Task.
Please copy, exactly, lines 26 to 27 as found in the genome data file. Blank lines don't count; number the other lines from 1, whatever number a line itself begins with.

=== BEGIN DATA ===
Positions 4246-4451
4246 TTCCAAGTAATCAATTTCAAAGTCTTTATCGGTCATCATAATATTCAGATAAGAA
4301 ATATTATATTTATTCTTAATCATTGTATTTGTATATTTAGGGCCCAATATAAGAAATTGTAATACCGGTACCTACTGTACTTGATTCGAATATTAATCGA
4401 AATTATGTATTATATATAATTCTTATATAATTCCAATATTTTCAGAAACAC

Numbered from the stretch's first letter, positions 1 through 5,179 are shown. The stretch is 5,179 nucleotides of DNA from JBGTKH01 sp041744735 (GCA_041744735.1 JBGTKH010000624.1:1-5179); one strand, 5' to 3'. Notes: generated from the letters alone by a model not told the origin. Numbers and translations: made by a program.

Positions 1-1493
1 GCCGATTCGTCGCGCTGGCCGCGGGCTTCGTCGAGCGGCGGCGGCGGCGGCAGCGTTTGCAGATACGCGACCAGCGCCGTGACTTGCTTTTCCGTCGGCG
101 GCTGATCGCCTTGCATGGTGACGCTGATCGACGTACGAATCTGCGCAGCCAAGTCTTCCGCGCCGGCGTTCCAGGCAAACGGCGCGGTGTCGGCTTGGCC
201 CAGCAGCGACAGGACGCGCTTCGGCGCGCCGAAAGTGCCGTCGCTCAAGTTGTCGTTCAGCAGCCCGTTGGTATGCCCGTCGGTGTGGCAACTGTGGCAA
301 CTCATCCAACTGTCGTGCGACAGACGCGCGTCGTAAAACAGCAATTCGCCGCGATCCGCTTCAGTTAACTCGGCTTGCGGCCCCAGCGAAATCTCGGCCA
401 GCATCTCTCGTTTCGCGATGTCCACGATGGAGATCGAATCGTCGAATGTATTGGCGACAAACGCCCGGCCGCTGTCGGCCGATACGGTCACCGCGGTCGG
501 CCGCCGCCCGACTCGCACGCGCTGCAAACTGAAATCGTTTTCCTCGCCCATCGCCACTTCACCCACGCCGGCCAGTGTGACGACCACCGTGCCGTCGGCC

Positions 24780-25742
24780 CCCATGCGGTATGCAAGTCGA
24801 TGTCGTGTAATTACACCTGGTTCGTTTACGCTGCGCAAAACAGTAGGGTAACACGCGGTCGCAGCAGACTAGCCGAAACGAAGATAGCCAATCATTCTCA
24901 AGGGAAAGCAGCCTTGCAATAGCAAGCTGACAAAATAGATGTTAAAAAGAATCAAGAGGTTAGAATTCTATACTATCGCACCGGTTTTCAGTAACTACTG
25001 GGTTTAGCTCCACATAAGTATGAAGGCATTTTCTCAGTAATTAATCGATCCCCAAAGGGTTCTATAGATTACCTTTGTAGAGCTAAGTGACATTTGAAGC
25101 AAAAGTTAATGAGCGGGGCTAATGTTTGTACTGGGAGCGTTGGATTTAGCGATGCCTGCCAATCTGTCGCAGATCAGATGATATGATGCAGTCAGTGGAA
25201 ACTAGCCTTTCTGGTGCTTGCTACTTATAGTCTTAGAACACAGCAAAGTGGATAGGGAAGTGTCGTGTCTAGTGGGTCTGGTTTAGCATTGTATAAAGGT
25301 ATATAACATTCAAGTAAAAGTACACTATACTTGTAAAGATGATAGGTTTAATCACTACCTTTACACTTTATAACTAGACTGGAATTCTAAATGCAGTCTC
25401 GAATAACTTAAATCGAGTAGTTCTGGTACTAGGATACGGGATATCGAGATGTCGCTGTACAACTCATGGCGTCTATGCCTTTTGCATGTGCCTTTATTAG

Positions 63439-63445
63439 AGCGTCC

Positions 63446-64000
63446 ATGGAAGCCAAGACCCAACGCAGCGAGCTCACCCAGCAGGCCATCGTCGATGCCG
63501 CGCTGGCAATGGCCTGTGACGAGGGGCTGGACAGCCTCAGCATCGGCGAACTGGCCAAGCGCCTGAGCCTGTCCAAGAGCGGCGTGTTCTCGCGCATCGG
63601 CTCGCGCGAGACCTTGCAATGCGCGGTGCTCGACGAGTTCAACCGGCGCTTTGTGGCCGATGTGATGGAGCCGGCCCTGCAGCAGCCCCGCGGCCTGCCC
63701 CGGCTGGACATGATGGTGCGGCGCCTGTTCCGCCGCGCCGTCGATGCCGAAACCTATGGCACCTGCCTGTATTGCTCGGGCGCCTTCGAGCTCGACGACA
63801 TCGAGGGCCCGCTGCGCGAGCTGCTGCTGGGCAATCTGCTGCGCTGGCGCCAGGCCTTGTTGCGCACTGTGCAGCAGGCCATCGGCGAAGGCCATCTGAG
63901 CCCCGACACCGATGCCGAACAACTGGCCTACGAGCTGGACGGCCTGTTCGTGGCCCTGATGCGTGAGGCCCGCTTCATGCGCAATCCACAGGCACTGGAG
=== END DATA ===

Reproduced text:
63501 CGCTGGCAATGGCCTGTGACGAGGGGCTGGACAGCCTCAGCATCGGCGAACTGGCCAAGCGCCTGAGCCTGTCCAAGAGCGGCGTGTTCTCGCGCATCGG
63601 CTCGCGCGAGACCTTGCAATGCGCGGTGCTCGACGAGTTCAACCGGCGCTTTGTGGCCGATGTGATGGAGCCGGCCCTGCAGCAGCCCCGCGGCCTGCCC